PM Sanna Marin says it is necessary to stop Russian tourism and transit through Finland
Russian travel and tourism must be brought to an end, Finnish Prime Minister Sanna Marin told journalists on Thursday, stating that her government is considering the security implications of Moscow's recently announced partial mobilization.
"The will of the government is very clear. In our opinion, it is necessary to put an end to Russian travel, tourism, as well as transit through Finland," Marin stated.
She added that Finland should act in accordance with Schengen regulations but also take into consideration the "security risks" associated with certain travelers. "Other countries, for example, the Baltic states and Poland, have used this very security risk and threat as a basis for preventing people from entering, but of course we need an assessment of this from our own authorities," Marin said.
The PM's comments come after Finnish Foreign Minister Pekka Haavisto told journalists on Wednesday that Finland "does not want to be a transit country, not even for [holders of] Schengen visas issued by other nations."
The Finnish Foreign Ministry is reportedly working on a solution to help limit the traffic of Russian tourists through the country or even "completely stop it."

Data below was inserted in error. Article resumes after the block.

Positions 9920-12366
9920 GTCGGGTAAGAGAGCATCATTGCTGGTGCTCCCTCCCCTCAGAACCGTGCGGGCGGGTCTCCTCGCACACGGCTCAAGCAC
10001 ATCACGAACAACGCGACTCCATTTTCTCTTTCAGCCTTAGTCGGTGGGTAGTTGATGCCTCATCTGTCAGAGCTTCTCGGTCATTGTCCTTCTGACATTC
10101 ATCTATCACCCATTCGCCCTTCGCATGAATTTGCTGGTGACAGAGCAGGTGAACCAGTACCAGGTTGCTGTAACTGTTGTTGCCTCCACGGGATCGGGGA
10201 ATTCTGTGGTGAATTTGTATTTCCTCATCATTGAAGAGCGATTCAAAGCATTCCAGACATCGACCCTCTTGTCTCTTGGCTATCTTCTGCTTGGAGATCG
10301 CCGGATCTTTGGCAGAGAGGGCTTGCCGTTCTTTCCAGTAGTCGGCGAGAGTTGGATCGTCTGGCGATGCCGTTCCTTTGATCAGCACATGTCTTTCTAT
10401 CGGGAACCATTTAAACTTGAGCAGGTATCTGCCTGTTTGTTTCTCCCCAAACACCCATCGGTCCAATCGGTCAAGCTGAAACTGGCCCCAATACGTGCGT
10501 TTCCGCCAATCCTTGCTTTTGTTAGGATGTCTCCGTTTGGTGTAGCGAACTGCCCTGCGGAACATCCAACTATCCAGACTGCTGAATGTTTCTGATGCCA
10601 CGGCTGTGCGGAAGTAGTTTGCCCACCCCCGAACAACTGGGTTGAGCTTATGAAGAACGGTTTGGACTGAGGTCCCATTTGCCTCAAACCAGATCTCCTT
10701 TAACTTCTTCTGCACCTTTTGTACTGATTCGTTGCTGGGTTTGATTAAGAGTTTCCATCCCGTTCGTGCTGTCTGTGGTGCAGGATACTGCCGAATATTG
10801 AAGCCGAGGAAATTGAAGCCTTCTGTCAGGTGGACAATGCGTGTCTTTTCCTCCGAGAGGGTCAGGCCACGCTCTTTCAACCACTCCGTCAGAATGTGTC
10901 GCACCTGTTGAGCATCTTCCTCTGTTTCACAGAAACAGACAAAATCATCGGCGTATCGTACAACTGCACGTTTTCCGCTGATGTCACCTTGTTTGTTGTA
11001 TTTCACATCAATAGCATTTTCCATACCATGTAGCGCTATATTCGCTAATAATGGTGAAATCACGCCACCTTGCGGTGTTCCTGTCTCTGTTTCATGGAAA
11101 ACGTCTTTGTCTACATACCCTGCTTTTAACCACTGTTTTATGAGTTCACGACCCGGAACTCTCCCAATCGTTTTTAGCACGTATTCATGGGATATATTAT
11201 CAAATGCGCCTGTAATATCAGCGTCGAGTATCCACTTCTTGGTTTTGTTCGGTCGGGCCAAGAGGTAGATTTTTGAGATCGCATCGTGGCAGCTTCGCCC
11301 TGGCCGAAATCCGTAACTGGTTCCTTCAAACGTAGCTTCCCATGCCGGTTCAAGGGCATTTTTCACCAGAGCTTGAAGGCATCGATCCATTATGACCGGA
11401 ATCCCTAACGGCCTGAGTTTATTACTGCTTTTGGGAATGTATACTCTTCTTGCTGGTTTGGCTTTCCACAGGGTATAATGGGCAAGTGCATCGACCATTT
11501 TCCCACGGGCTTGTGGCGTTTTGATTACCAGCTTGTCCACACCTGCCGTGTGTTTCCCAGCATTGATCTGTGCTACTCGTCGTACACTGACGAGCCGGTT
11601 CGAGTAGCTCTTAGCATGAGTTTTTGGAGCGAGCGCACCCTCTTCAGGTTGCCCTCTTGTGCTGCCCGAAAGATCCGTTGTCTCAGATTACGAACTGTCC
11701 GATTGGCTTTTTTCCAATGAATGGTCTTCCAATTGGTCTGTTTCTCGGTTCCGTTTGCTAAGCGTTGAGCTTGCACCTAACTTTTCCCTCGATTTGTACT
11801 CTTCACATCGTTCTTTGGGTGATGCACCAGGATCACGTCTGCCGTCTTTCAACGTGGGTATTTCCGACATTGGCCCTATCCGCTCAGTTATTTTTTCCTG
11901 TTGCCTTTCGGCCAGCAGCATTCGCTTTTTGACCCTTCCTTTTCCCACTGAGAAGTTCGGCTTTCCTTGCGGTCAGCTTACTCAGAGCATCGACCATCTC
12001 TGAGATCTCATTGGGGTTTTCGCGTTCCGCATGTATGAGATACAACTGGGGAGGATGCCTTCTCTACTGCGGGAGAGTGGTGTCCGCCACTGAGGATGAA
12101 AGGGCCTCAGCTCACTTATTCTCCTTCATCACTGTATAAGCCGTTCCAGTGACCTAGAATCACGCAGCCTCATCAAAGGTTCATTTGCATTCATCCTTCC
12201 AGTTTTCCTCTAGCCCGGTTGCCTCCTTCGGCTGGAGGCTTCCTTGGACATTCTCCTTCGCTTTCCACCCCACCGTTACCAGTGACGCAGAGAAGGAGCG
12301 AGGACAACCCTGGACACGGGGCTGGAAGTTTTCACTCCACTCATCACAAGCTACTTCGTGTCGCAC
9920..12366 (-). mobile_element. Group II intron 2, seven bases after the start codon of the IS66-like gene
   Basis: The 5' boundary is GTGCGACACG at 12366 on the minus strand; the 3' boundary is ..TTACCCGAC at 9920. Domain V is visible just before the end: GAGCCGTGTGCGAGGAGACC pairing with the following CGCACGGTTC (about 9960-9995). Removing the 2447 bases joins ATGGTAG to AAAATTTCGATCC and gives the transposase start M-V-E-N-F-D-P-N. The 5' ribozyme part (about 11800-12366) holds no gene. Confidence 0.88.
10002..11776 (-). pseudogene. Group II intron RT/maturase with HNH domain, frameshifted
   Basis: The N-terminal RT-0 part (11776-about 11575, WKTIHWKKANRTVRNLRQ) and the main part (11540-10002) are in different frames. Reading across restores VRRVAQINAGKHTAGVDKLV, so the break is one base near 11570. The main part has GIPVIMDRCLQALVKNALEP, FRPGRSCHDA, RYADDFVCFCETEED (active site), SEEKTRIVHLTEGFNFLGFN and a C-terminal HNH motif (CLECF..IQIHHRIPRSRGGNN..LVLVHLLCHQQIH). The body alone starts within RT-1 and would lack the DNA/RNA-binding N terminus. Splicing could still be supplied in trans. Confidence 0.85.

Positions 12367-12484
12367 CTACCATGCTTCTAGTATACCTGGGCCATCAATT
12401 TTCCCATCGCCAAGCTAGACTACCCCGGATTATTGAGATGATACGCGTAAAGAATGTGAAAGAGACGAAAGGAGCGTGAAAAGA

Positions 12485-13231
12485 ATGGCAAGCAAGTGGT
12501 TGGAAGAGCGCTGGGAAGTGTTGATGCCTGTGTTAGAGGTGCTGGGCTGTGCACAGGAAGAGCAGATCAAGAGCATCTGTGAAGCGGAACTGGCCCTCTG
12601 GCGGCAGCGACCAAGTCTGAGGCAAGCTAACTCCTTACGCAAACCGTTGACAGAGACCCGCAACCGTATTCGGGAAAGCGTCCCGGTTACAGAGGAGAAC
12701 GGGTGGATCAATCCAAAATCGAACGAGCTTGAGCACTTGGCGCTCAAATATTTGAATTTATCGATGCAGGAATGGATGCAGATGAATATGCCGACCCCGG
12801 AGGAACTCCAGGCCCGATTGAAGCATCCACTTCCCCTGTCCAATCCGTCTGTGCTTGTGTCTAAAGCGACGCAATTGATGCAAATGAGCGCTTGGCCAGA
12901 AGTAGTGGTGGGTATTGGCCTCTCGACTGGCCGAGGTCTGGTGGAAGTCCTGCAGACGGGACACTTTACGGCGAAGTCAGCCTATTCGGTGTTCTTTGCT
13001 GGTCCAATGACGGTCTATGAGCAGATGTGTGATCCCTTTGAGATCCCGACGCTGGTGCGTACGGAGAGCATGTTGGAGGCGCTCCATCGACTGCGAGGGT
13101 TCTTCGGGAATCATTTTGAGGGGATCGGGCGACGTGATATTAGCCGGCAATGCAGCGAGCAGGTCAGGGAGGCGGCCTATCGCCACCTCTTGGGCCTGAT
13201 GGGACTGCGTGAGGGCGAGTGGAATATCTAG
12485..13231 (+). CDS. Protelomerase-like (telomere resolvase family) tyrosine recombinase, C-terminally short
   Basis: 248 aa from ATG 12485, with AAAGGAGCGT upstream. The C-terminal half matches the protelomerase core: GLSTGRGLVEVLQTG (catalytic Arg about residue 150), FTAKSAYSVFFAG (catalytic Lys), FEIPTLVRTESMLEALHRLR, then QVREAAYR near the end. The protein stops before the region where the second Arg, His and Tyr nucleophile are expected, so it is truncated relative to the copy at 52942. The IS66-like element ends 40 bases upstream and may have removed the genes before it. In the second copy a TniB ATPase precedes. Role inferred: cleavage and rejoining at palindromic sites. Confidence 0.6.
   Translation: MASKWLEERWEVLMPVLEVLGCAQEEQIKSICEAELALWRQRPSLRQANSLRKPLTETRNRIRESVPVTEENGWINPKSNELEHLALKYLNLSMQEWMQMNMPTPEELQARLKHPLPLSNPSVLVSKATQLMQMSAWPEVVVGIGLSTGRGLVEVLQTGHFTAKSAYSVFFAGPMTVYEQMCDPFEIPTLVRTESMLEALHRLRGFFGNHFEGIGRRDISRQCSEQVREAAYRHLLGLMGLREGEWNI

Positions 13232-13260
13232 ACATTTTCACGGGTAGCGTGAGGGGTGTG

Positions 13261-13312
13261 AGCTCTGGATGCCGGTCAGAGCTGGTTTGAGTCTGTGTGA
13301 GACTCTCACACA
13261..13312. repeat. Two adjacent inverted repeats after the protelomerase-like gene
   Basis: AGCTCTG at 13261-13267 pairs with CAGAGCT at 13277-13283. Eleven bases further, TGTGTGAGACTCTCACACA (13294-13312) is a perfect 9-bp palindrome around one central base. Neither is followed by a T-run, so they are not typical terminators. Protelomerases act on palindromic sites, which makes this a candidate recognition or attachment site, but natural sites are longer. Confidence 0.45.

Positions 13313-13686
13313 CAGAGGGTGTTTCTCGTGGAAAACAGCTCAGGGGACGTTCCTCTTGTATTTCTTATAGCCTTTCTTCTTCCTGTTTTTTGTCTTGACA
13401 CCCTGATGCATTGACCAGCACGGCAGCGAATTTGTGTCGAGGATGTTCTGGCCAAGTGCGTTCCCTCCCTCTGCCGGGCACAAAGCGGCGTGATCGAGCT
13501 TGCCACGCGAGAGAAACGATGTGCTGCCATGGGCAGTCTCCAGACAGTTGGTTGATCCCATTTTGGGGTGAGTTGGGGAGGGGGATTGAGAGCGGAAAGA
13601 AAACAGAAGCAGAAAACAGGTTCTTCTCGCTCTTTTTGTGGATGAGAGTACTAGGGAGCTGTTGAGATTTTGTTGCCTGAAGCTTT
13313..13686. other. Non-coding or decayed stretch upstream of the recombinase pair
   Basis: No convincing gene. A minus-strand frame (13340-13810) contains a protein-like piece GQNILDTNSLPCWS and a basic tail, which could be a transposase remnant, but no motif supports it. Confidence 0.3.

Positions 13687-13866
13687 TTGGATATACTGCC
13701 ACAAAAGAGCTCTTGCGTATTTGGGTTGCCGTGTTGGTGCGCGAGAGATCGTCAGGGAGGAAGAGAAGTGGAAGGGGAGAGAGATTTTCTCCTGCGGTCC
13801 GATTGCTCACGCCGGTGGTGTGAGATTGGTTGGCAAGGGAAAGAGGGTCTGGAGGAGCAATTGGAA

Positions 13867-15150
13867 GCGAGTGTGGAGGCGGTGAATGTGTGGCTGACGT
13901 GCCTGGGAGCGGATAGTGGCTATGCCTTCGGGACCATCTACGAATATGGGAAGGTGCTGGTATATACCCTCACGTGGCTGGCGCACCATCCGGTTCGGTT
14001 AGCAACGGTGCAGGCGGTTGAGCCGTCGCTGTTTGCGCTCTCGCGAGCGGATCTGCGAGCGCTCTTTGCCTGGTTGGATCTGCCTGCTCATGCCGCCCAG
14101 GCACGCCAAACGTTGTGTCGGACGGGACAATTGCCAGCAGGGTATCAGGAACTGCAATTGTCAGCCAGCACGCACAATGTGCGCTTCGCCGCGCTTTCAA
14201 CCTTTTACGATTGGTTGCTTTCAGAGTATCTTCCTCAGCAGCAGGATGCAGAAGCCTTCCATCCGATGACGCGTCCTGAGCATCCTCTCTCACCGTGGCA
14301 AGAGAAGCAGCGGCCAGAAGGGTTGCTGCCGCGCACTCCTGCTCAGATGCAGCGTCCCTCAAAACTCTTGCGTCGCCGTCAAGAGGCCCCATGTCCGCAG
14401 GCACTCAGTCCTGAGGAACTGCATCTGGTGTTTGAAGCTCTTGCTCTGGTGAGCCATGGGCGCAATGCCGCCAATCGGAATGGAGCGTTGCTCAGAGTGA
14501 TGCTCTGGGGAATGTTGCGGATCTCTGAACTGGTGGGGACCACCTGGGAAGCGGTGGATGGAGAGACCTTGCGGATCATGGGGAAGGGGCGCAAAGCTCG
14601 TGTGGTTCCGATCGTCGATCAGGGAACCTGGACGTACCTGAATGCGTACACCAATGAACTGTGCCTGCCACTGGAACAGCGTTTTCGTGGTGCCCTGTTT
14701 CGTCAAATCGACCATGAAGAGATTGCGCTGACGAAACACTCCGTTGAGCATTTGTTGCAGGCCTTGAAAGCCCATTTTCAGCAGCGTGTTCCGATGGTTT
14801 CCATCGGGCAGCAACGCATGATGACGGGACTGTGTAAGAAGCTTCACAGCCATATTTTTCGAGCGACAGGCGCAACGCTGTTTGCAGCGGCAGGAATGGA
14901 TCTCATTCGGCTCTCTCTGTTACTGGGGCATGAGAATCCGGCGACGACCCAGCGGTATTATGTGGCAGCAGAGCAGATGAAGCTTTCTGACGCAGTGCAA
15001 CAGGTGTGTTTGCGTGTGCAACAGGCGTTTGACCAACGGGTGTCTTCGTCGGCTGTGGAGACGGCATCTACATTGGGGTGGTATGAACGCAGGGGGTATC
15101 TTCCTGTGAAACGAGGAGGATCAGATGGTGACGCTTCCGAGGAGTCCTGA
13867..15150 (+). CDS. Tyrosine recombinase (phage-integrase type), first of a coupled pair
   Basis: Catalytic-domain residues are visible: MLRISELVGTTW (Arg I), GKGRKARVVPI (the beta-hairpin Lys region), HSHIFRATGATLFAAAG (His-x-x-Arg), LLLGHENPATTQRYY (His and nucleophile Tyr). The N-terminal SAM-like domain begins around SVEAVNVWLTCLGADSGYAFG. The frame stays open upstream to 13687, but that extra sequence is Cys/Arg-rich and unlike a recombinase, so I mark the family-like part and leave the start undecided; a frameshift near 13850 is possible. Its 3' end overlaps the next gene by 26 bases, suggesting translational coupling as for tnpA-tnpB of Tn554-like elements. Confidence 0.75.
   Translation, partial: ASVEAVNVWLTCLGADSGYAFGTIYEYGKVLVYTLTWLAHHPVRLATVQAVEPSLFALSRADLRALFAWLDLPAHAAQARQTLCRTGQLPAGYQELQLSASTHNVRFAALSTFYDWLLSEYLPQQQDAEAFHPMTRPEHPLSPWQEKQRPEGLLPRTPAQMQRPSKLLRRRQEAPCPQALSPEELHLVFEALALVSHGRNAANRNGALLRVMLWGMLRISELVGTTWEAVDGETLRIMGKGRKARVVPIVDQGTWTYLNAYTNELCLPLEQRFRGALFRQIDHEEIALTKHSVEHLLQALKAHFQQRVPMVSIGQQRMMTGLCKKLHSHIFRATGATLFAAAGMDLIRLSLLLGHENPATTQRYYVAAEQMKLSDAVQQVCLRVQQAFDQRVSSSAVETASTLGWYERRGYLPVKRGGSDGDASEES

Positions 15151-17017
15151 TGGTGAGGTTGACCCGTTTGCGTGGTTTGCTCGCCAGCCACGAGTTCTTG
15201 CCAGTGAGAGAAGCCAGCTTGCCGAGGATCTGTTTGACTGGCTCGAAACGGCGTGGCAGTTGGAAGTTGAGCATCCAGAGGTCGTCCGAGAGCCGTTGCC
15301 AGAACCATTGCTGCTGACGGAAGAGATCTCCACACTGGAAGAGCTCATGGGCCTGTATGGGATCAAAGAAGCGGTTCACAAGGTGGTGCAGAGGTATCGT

Finnish authorities have repeatedly stated that the freedom to travel to the country and the rest of Europe is not an intrinsic human right but a "privilege," which they claim Russian citizens do not deserve in light of the ongoing military conflict between Moscow and Kiev.
Russians cannot continue to spend their vacations in Europe as usual when their nation is "waging a war," insisted Haavisto.
Finland has already put in place a mechanism that allows it to deny visas to Russians and bar entry to those who already have them. Helsinki has also asked Brussels to allow EU nations denying entry to Russians to place them on a Schengen entry ban list and prevent them from entering the block through other member states.
Earlier this month, the EU suspended a visa facilitation agreement with Russia. Some member states also stopped issuing tourist and business visas to Russian citizens altogether while three Baltic states and Poland have closed their borders to all Russians, even those with valid Schengen visas.
UN Secretary-General Antonio Guterres has questioned the EU visa restrictions against Russians, noting that the move "may not be a good idea," as reported by RIA Novosti.